The user really only wants to see the products of the selected category first, at the top of the list. If other products appear below, it isn't a problem. On the contrary, it provides one more way to correct a mistake made in choosing the category. Anyway, the query for the products combo is updated to sort conditionally instead of filtering.
PARAMETERS cboCategory Byte;
SELECT ProductID, ProductName, CategoryID, UnitPrice
ORDER BY cboCategory=CategoryID, ProductName
Compared to the query in the first section, the WHERE clause has been removed and the predicate has become a sorting expression. Products from the current category appear first, but they are all still part of the list. A separator line can be added between them, using a UNION query:
PARAMETERS cboCategory Byte;
SELECT ProductID, ProductName, CategoryID, UnitPrice, cboCategory=CategoryID As InCateg
SELECT Null, '————————————', cboCategory, Null, False
ORDER BY InCateg, ProductName
The result looks professional and is quite usable, even in datasheet view.
When synchronized combo boxes are meaningful or required in a continuous form or in a datasheet, this is probably the best solution. Please try it out in the demo database.
Option ExplicitPrivate Sub cboProduct_AfterUpdate() cboCategory = cboProduct.Column(2)End SubPrivate Sub cboProduct_Enter() cboProduct.RequeryEnd Sub
The form's `current´ event is no longer used. Instead the requery is performed in the combo's `enter´ event. In case a product from another category is selected, that category ID is written back to the category combo.
The Z-Order Hack
A mysterious title for an exact solution, one that I hope you will never need. I developed this in quite a different context involving however a TextBox and a ComboBox on a continuous form. The combo needed to overly the text, and was reduced to only the arrow in its “sleep state”. The first version didn't look good, because the combo would be visible on all records, but that was solved by changing the Z-Order, hence the title. You can use “send to back” on a control (this affects the order in which the controls are displayed, or their order on an imaginary z-axis perpendicular to the screen). This placed the control behind all others.
When a control gets the focus, it is temporarily moved to the top of the stack, to make sure it is visible. Luckily, this only happens on the current record. In other words, if a combo is hidden behind a text box, it can become visible on the current record only, while remaining hidden on all the others.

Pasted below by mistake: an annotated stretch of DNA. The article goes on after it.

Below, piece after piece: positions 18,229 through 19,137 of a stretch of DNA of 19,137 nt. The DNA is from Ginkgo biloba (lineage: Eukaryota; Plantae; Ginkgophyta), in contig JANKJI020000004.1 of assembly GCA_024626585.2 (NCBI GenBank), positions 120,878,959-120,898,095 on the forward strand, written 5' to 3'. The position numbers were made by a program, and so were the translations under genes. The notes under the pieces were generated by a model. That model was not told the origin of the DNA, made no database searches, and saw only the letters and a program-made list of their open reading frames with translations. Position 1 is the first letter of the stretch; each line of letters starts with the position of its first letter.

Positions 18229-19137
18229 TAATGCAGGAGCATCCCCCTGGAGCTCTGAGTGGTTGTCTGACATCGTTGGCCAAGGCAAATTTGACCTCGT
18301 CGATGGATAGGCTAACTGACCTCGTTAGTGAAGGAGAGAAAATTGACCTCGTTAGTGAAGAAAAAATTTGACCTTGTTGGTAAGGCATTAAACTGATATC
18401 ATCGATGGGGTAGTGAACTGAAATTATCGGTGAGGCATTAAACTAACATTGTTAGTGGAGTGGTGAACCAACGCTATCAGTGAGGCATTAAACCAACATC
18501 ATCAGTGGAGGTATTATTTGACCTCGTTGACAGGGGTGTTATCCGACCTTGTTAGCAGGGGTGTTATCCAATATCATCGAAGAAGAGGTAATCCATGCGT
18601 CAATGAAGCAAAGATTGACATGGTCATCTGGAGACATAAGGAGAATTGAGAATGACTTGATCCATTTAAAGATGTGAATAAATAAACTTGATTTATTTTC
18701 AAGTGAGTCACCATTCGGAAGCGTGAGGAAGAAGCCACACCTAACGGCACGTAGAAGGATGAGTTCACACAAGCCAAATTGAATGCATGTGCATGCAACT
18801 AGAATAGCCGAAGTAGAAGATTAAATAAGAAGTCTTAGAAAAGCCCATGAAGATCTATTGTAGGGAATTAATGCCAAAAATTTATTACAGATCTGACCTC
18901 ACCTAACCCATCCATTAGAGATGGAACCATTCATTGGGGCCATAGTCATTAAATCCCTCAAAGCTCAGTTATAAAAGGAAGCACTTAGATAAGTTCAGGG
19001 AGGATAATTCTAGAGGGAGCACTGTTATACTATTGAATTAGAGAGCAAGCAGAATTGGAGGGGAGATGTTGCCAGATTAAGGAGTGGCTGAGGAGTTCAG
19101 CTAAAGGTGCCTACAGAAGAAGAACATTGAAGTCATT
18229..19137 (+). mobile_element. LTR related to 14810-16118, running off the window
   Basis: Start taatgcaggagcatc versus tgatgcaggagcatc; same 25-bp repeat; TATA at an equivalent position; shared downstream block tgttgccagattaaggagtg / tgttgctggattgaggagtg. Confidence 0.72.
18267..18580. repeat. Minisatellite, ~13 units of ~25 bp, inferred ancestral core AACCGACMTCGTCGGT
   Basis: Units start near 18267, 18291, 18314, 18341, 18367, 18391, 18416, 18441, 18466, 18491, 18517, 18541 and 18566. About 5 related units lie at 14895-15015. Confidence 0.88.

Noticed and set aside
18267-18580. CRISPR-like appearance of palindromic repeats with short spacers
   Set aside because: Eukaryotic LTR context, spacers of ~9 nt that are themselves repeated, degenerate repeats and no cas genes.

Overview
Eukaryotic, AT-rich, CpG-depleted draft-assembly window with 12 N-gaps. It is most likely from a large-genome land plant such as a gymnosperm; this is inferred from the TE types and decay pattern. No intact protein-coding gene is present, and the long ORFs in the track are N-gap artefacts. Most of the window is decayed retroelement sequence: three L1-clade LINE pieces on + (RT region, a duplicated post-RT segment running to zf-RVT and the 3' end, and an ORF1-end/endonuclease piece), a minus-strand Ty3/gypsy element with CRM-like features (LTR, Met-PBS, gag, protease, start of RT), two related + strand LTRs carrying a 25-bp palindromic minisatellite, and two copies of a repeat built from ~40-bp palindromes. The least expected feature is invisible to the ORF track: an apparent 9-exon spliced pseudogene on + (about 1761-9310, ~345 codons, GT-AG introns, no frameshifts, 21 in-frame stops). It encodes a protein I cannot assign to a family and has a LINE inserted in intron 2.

So the solution is simple, let's add a text box displaying the product name (it can be obtained directly in the record source query of the form), and hide the misbehaving combo box behind it. In this case, no need to “send the combo to the back”, since we are adding the text box after it, hence above it. This is the result:
I have made the text box a little bit too narrow, to show which is visible: the combo behind or the text box above. On the current record, the combo has been moved to the top and can be used as expected; the fact that the same combo is blank for other records is no longer visible.
Note: this solution isn't original or unique: I found it already published while doing research for this series of articles. I'm saying that I can't claim to have invented it first, but I don't feel the need to link to these pages either (you will find some easily if you look for them).
Instead, I want to insist on the fact that this is a “hack”, with several little problems.
The user isn't made aware that two controls overlap, and this may lead to some frustration. For example, the text box needs to be locked (editing it would not select a product but change the product name in the products table). So the same control will appear to be locked or not, depending on how the user selected it.
Since the text box is “on top”, clicking anywhere in the field will give it the focus; typing is prohibited.
Clicking on the drop-down arrow opens the list of products and also allows typing to take advantage of the auto-select feature.
In order to procure a logical tab order, the developer will probably remove the tab stop from the text box (tabbing from the category selects the products combo), but the user is again not aware of that fact.
Tabbing from the text box will likely select either the combo (the tab key seems stuck) or the next control. In either case, the tab order will not always be coherent.
Finally, this obviously doesn't work at all in a datasheet!
If you use this solution, make sure to test various paths and sequences of events during data entry, using the mouse and the keyboard randomly. Careful adjustments to tab stops, tab order, and perhaps some additional event handlers can make the editing operations feel almost normal.
In a nutshell, cascading combos on a datasheet are more a symptom than a problem to be solved. I hope I have made the reasoning behind this statement understandable and applicable to your databases. Moving the filter outside of the form is one solution; another would be to provide a completely separate data entry form, one item at a time, hence not in continuous form mode.
If the problem cannot be removed entirely, two other solutions have been presented, but both have some limitations and might not produce exactly the result you were looking for. I do hope one of them suits your needs.
Markus G Fischer
This article is part of the EE-bookunrestricted Access.